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Notorious

Rapper Biopic Soars (Sometimes)

Rating: 2.5 out of 5 stars.

Even when he was alive, Biggie Smalls (aka Big Poppa, aka The Notorious B.I.G., birth name: Christopher George Latore Wallace) was bigger than life. Almost as wide as he was tall, Biggie Smalls was a man of huge appetites: appetites for sex, money, and fame. Smalls is the subject of Notorious, a biopic directed by George Tillman Jr. (Soul Food, the Barbershop series) that follows Smalls' meteoric rise to hip-hop superstardom and his premature death at the age of 24, the victim of a still unsolved drive-by shooting in L.A. in 1997.

Anchored by newcomer Jamal Woodard’s performance as Biggie Smalls and a soundtrack drawn from Smalls’ brief hip-hop career, Notorious gives Smalls’ life the conventional biopic treatment, including his less-than-laudable relationships with women and the rivalry with Tupac Shakur that contributed to his death. Tillman Jr. and his screenwriters, Reggie Rock Bythewood and Cheo Hodari Coker, borrow a page (and a plot device) from American Beauty by way of Sunset Blvd..

The Biggie Smalls (Jamal Woolard) we meet in the opening scene is moments away from his own death. As Smalls seemingly recognizes his impending death, his switches into voiceover narration and flashes back to his early youth, first as a well-behaved, Catholic schoolboy (played Christopher Jordan Wallace, Smalls’ real-life son) to a fast-talking, street-smart hustler pegging drugs. While Smalls’ mother Voletta (Angela Bassett), has big dreams for her son, he just wants money and status and he’s willing to do anything (or almost anything) to get it and hold onto it.

After getting his girlfriend pregnant, Smalls’ ends up in prison for nine months in North Carolina on a weapons charge. In prison, he gets a chance to rethink his choices and jot down self-confessional rhymes. Once he’s out, he rejoins his posse, but almost immediately records a demo. Almost as fast, he gets a meeting with an up-and-coming music executive, Sean "Puffy" Combs (Derek Luke). Easily convinced of Smalls’ potential, Combs pushes Smalls to go on tour and working in the studio to lay down enough rhymes for an album.

Smalls’ first album under Bad Boy Records, Combs’ music label, succeeds beyond expectations. He meets and marries Faith Evans (Antoinette Smith), an R&B singer with Combs’ label, but his womanizing threatens their marriage. Smalls also crosses paths with Tupac Shakur (Anthony Mackie), a successful rapper and actor who initially mentors Smalls in the hip-hop game.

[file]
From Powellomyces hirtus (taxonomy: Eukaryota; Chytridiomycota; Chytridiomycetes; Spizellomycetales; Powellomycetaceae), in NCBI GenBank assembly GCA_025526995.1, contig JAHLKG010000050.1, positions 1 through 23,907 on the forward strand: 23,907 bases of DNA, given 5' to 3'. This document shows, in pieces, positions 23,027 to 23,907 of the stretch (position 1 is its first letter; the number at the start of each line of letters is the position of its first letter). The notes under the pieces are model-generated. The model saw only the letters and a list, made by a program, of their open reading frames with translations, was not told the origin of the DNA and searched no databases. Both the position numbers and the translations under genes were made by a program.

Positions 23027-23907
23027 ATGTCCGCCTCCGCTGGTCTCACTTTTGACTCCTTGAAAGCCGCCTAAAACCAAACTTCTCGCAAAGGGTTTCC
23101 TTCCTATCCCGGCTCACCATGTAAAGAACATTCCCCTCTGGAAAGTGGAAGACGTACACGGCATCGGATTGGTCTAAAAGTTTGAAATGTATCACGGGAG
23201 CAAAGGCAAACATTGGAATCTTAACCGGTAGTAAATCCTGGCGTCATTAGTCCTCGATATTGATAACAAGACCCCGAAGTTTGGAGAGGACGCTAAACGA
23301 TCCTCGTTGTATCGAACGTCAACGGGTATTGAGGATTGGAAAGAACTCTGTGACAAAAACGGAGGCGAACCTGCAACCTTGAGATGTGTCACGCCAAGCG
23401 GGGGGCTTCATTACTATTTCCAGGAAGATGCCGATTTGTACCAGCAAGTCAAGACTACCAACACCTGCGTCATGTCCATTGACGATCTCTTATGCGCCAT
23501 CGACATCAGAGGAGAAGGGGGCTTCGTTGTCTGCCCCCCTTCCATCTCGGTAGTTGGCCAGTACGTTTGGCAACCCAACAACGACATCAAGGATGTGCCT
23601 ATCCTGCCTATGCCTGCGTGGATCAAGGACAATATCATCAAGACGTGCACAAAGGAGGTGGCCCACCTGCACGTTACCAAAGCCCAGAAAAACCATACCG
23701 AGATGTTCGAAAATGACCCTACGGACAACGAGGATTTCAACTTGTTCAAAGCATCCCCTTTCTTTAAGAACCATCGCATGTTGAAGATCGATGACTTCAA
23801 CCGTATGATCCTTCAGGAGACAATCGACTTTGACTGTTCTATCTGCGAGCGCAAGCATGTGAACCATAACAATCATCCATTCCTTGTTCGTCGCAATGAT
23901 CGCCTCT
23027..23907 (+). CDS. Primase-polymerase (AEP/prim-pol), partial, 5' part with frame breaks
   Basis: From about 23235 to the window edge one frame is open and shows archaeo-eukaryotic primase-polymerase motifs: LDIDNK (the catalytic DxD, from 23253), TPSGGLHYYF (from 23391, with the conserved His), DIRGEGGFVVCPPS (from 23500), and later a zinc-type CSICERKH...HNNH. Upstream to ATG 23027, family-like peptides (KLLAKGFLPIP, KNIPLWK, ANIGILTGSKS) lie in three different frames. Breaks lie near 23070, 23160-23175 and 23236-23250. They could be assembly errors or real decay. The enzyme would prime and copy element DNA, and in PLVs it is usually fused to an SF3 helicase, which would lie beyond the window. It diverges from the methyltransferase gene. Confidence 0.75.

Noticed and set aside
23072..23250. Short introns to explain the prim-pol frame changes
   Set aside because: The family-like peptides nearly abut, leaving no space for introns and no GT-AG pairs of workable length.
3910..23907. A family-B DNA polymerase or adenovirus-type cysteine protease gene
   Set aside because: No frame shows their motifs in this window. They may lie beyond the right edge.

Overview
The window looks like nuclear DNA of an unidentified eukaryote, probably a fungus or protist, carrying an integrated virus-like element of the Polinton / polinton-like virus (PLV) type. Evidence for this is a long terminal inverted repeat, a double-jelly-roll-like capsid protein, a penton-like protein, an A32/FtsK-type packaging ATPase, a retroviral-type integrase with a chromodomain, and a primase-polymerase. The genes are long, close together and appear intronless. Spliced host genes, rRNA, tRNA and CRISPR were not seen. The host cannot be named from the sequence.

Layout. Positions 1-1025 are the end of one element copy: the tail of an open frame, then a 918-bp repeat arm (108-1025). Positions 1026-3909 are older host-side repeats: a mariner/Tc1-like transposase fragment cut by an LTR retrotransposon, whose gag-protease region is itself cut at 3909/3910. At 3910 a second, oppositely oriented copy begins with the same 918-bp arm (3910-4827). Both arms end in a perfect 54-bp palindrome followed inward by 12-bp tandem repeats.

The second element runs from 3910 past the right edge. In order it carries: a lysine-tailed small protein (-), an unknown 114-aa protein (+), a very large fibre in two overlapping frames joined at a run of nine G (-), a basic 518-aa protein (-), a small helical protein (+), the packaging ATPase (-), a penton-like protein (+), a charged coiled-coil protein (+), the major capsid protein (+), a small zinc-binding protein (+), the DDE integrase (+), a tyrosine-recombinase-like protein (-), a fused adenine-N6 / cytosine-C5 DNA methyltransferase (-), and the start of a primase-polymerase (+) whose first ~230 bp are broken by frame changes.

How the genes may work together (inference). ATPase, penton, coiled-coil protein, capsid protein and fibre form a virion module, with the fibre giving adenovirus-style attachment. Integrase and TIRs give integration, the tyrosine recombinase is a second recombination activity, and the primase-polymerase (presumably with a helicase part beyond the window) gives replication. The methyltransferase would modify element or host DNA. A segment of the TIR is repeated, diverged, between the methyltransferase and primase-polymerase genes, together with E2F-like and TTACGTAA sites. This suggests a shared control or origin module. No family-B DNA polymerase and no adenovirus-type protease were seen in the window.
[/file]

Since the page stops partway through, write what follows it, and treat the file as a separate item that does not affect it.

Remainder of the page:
With Combs and Smalls’ family intimately involved in the production of Notorious, it’s not surprising that the blame for the feud between Smalls and Shakur falls primarily on Shakur (for his paranoia) and on Suge Knight (Sean Ringgold), the CEO of West Coast-based Death Row Records and Shakur’s personal advisor. Notorious also covers Shakur’s shooting at Quad Records, Shakur’s accusations against Smalls and Combs and their ongoing claims of innocence, and the media-hyped feud between West Coast and East Coast rappers that turned Smalls and Shakur into the primary symbols for the feud, ultimately leading to their deaths in drive-by shootings (still unsolved). Whether Combs and Smalls are as blameless as they appear here, however, is left for more informed moviegoers to decide for themselves.

Truth aside, Notorious never strays from the usual conventions and clichés of the easily parodied biopic genre, from Smalls’ difficult upbringing, his poor choices as a young man (all fodder for his rhymes, though), his meteoric rise into the hip-hip firmament, his ambivalent relationships with women and absenteeism as a father, to the almost comical series of epiphanies Tillman Jr., Bythewood, and Coker give Smalls on the days and moments leading to his death. Unfortunately, they often give Smalls and Combs on-the-nose, cringe-inducing dialogue (most of it of the dream it, make it happen, inspirational variety), none of which serves Woolard (as Smalls) or Luke (as Combs) well.

Whatever its faults (and it has a few), Notorious benefits from tight, stylish (if occasionally overwrought) direction by Tillman Jr. and Smalls-the-rapper doing his thing. Woolard really shines when he’s on stage, imitating Smalls’ movements and word flow (he’s less impressive in the heavy, emotion-draining scenes, though). If only Tillman Jr. had taken the hip-hop road less traveled, Notorious had the potential to be more than a slightly-better-than-mediocre, ultimately forgettable biopic. There’s still hope, though: Tupac Shakur’s life story hasn’t made it to the big screen yet.